TitleCK722 Germanium transistor
DateDate code: 313 (1953 week 13)
ManufacturerRatheon Semiconductor Division
Dimensionsoverall: 3/4 in x 1/4 in x 1/4 in
DescriptionThe object was very low quality performance, and was sold to hobbyists.
Per Jack Ward, Transistor Museum -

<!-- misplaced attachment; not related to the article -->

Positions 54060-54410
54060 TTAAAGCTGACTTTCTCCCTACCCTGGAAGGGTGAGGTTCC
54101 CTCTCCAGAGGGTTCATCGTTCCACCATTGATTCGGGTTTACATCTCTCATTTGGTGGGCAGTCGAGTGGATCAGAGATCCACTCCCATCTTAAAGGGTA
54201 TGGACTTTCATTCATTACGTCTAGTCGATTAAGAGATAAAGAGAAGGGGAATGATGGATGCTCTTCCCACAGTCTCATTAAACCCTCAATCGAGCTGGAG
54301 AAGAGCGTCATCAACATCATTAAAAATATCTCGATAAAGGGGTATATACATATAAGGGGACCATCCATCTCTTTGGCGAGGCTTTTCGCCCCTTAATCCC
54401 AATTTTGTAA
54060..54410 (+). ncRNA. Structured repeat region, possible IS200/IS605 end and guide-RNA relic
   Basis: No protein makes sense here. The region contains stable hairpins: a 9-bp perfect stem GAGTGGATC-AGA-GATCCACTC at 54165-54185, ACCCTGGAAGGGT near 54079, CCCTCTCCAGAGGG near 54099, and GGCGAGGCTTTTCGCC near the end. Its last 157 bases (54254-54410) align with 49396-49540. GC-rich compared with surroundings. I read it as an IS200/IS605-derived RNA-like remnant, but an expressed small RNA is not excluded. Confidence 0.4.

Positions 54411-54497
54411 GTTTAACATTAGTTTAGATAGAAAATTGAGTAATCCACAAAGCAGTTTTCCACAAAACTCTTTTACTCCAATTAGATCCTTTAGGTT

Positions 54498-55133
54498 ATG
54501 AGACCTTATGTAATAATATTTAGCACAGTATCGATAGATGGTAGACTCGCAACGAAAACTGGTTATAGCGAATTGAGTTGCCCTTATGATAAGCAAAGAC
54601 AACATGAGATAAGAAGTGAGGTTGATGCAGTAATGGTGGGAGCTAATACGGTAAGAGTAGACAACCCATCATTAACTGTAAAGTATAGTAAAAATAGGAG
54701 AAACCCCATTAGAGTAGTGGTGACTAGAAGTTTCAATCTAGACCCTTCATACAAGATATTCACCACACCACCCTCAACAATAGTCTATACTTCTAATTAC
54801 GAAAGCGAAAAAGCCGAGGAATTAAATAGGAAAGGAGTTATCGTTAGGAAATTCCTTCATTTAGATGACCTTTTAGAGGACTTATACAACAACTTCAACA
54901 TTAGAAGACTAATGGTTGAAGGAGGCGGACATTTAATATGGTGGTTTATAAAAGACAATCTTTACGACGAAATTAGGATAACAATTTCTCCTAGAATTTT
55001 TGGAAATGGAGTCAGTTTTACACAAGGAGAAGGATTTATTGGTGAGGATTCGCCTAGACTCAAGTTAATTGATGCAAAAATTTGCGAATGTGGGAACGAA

"Raytheon CK722 (1 piece), germanium PNP alloy junction transistor. The Raytheon CK722 is one of the best known and well-remembered transistors from the 1950s/1960s. This device was introduced by Raytheon in early 1953 through a series of ads in magazines designed for the electronics hobbyist, such as Radio Television News and Radio Electronics. Throughout the 1950s and into the 1960s, hundreds of CK722-powered construction project articles appeared in similar magazines. Many of the electronics and computer professionals of the past five decades remember the CK722 as their first transistor. The first units had cases of black epoxy, while later units were made with blue or silver metal cases. These latter two case types actually consisted of a smaller hearing aid transistor encapsulated inside the metal case. The Raytheon CK718 was the first mass produced germanium alloy junction transistor, and was manufactured in large quantities for use in hearing aids – yields from these early transistor manufacturing lines were quite poor, so Raytheon developed a successful marketing strategy to “repurpose” those CK718s which weren’t quite good enough for the demanding hearing aid market (not enough gain or too noisy) - these production fallouts were labeled as CK722 and sold as affordable and readily available hobbyist transistors. Date code: 313 (1953, week 13). Common - with tens of thousands sold to hobbyists and experimenters, first as black epoxy units as shown, and later replaced by iridescent blue case units, beginning in mid-1950s, and later silver case units in the early 1960s."